Part of the magic of Christmas is the melding of a multitude of traditions, ancient to modern, to honor the birth of Christ on December 25th.
In the U.S., modern Christmas is a season for giving, sharing, and caring. Many traditions, like Christmas trees and candy canes, are of European origin, but an American imagination brought forth our Santa Claus in all his plump, red-suited glory.
Dating back to 336 A.D., Christmas was first celebrated in ancient Rome, around 300 years after Christ's birth. It was a popular Christian holiday until the Protestant Reformation in the 1500s. Because pagan customs had been enfolded into the religious observance, many Protestants chose not to celebrate it at all, including the American Puritans. In the rest of colonial America, Christmas was a raucous public holiday. Hunting, dancing, and feasting were the custom in the country, while city streets filled with enthusiastic celebrants.
By the 1800s, the holiday-focused merrymaking became such a public spectacle that concerned citizens, including Clement C. Moore, author of the famous poem "A Visit from St. Nicholas" (popularly known as "Twas the Night Before Christmas"), wanted to promote Christmas as a family holiday. His poem, written in 1822, and the pictures illustrator Thomas Nast drew from 1863 to 1886, depict the Santa we have come to know and love today, a cherubic and jolly fellow.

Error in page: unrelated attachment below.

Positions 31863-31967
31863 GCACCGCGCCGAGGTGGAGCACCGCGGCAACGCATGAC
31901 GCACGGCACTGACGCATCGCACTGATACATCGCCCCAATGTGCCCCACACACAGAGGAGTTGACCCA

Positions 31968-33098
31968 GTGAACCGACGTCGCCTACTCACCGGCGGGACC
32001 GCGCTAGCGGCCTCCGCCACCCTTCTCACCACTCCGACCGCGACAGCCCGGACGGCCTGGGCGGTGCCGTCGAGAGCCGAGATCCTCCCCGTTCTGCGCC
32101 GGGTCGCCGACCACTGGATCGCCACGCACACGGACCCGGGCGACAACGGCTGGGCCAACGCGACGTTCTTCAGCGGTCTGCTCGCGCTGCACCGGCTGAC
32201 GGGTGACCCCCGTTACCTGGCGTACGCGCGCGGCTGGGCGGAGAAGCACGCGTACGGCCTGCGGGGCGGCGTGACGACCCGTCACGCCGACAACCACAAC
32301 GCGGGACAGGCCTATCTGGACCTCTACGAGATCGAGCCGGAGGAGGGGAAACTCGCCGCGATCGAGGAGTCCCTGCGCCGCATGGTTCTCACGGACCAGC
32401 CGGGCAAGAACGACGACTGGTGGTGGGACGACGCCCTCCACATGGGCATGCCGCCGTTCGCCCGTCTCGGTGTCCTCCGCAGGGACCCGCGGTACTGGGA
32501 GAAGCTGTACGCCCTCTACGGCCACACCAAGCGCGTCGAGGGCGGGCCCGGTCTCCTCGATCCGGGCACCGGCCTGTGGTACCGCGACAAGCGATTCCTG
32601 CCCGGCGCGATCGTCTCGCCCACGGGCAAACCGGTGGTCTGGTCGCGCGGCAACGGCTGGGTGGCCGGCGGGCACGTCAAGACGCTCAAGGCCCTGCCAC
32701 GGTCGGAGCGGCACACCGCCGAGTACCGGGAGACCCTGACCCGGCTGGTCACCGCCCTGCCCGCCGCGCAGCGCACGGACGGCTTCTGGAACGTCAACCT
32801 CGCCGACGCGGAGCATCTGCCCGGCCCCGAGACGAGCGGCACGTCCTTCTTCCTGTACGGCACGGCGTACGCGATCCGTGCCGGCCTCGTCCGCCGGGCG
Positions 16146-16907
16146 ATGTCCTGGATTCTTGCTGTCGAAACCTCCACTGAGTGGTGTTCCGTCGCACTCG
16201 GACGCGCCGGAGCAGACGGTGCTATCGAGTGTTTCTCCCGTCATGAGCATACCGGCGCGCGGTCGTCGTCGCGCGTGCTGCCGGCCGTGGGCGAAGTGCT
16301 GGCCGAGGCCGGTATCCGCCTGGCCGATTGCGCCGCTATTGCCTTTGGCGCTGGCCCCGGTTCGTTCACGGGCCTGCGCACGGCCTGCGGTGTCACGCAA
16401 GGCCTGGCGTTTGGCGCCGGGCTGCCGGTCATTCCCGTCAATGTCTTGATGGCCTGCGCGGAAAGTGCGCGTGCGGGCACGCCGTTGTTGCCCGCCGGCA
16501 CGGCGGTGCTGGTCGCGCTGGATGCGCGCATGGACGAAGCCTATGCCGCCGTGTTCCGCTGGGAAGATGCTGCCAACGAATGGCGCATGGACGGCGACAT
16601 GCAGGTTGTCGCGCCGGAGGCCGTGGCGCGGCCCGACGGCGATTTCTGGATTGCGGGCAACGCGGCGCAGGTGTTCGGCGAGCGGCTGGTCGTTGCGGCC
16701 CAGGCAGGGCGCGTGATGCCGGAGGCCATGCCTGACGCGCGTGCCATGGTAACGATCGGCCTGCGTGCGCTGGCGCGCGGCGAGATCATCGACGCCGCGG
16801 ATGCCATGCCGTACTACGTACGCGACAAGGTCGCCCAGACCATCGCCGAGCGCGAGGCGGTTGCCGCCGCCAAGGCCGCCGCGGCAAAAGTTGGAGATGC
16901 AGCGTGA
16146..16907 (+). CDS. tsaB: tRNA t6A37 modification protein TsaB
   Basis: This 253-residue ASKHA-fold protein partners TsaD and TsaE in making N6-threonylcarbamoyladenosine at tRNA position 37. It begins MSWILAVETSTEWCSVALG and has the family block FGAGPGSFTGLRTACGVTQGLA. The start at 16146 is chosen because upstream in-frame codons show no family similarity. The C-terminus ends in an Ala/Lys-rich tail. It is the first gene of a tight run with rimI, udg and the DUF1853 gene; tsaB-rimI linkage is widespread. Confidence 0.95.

While merchants count the shopping days until Christmas, it is also a time to share with those less fortunate. Collecting and donating warm clothing, toys, and food is as American as bell-ringing "Sidewalk Santas." No matter how you choose to observe it, celebrating Christmas has become a beloved American tradition. It is the season to rejoice with friends, family, and community and dream of "peace on earth" and goodwill for all.
Don't be a Grinch: Read this list (and check it twice!) of the most popular Christmas traditions and their origins.
1. Christmas Greenery Ancient Egyptians used palm branches, while northern cultures preferred evergreens, to brighten the home during the winter. Continuing a custom that dates back to the 16th century, German immigrants were the first Americans to purchase and decorate Christmas trees, typically in the pine family.
2. Old Saint Nick Today's "jolly old elf," Santa Claus, is based on a real saint who lived in Turkey in the 4th century. Saint Nicholas was renowned for his generosity and love of children. According to historical sources, he would drop coins down the chimney to preserve his anonymity and the dignity of his recipients.
3. Gift Giving Once frowned upon as a pagan custom dating back to the Romans, gift giving is an integral part of our Christmas tradition. Santa's alias, "Kriss Kringle," means Christ child in German, and referred to a medieval legend that the infant Jesus distributed presents.
4. Mistletoe Kissing Remember the following Norse fable the next time you sneak a smooch under the mistletoe: Frigga, goddess of love and beauty, wanted to make the world safe for her son, Balder. Everything on earth promised to do him no harm except the one plant Frigga overlooked, mistletoe. Loki, an evil spirit, made an arrow from the mistletoe's wood and killed Balder. Frigga's tears became the plant's white berries and revived her son. In her gratitude, Frigga promised to kiss anyone who passed under the mistletoe, just as we do today.
5. Candy Canes The striped confections we now love to crunch were once straight white sticks of sugar candy. In the 1600s, in Cologne, Germany, traditional folktales reveal that the candies were bent at the end to remind children of a shepherd's crook and to keep them quiet in church.